The four-week series was put into production and included with the "slicks" (the camera ready art) was a letter to the editors from Lee, suggesting that they read the story before pasting up their comic pages. If they felt they would prefer to run alternate material, a set of previously run strips had been selected to fill that space.
Within a few days of receiving the package, forty newspapers declined the series and asked for the alternate strips. Many, however, for one reason or another never read the accompanying letter (or the strips) and were taken by complete surprise when the story appeared on their comic page and their phones began to ring!
Lee had warned me that there could be some concern - but none of us was prepared for the overwhelming event that followed.
As soon as the first panel ran, both the syndicate and the newspapers were swamped with phone calls. Some installed new systems just to handle the volume. Faxes and letters began to arrive, letters to editors, to Universal Press, to me. A spontaneous, emotional outpouring of opinion flooded into the system, and became, I think, one of the most impressive and intense reactions on record to a comic strip story. A young man admitted to his friend that he was gay and a Pandora's box was opened wide. All of us were shaken.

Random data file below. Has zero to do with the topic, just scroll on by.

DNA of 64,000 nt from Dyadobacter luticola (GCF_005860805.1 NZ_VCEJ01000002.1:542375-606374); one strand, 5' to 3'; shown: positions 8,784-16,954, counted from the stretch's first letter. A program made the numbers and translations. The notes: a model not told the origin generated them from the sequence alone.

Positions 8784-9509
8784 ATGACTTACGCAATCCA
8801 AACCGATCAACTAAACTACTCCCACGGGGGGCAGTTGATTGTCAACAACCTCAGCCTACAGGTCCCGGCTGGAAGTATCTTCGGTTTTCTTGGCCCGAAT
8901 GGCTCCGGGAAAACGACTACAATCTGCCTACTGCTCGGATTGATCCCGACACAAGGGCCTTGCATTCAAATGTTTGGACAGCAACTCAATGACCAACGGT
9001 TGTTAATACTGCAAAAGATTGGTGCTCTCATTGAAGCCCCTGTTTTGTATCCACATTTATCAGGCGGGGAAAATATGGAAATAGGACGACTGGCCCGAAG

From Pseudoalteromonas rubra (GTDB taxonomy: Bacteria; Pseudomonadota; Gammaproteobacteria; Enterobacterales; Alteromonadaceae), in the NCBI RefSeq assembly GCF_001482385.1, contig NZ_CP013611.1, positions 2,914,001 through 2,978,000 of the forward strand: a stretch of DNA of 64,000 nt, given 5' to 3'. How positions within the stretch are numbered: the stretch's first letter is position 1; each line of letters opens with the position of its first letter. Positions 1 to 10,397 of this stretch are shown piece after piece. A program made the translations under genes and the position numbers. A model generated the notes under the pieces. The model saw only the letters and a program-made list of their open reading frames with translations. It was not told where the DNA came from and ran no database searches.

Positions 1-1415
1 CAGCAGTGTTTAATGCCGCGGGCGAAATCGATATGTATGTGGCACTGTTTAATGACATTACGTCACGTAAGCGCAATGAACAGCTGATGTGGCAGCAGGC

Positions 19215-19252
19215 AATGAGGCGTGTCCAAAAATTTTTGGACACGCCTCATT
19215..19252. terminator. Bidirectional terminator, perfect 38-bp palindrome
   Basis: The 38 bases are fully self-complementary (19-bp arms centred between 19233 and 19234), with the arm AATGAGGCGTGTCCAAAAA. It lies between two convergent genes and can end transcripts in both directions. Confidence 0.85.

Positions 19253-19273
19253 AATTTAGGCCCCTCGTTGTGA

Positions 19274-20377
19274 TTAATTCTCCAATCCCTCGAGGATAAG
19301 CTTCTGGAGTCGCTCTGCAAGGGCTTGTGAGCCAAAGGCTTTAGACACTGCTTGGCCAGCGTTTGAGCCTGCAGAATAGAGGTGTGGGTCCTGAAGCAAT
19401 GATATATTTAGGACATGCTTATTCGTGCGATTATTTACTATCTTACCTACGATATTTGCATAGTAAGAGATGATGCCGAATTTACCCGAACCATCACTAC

At first, it seemed as though the response was mostly negative. Letters (that appeared to have been written in haste and rage) accused, threatened, cursed, and damned. Many, quoting elaborate passages from the Bible, included threatening and unprintable messages. "Curious thing," I thought to myself, "that these people felt they were worthy to sit in judgment of others." Some letters came as organized protests (many from people who, you could tell, had never read For Better or For Worse). Some came from people, who had been violated as children and equated homosexuality with pedophiles and thought I was in support of something that had destroyed their lives. The opposing points of view were varied, definite, and strong.
Within one week, nineteen papers had cancelled For Better or For Worse outright. Editors who decided to run the series were attacked for having the gall to do so. Those who chose not to run it were accused of "censorship." Editors and publishers were damned if they did, and damned if they didn't. They called the syndicate. Editors at Universal Press worked overtime, diffusing the anger, answering questions, calming, and reassuring these people who were being harassed, picketed, and were in the eye of a storm generated by ignorance. Those editors who wished to confront me personally were given my phone number. My phone rang constantly from 7 am to 10 pm every day. I answered all my calls. I spoke with everyone who needed to know why, what was I trying to do? Did I realize what I had done?
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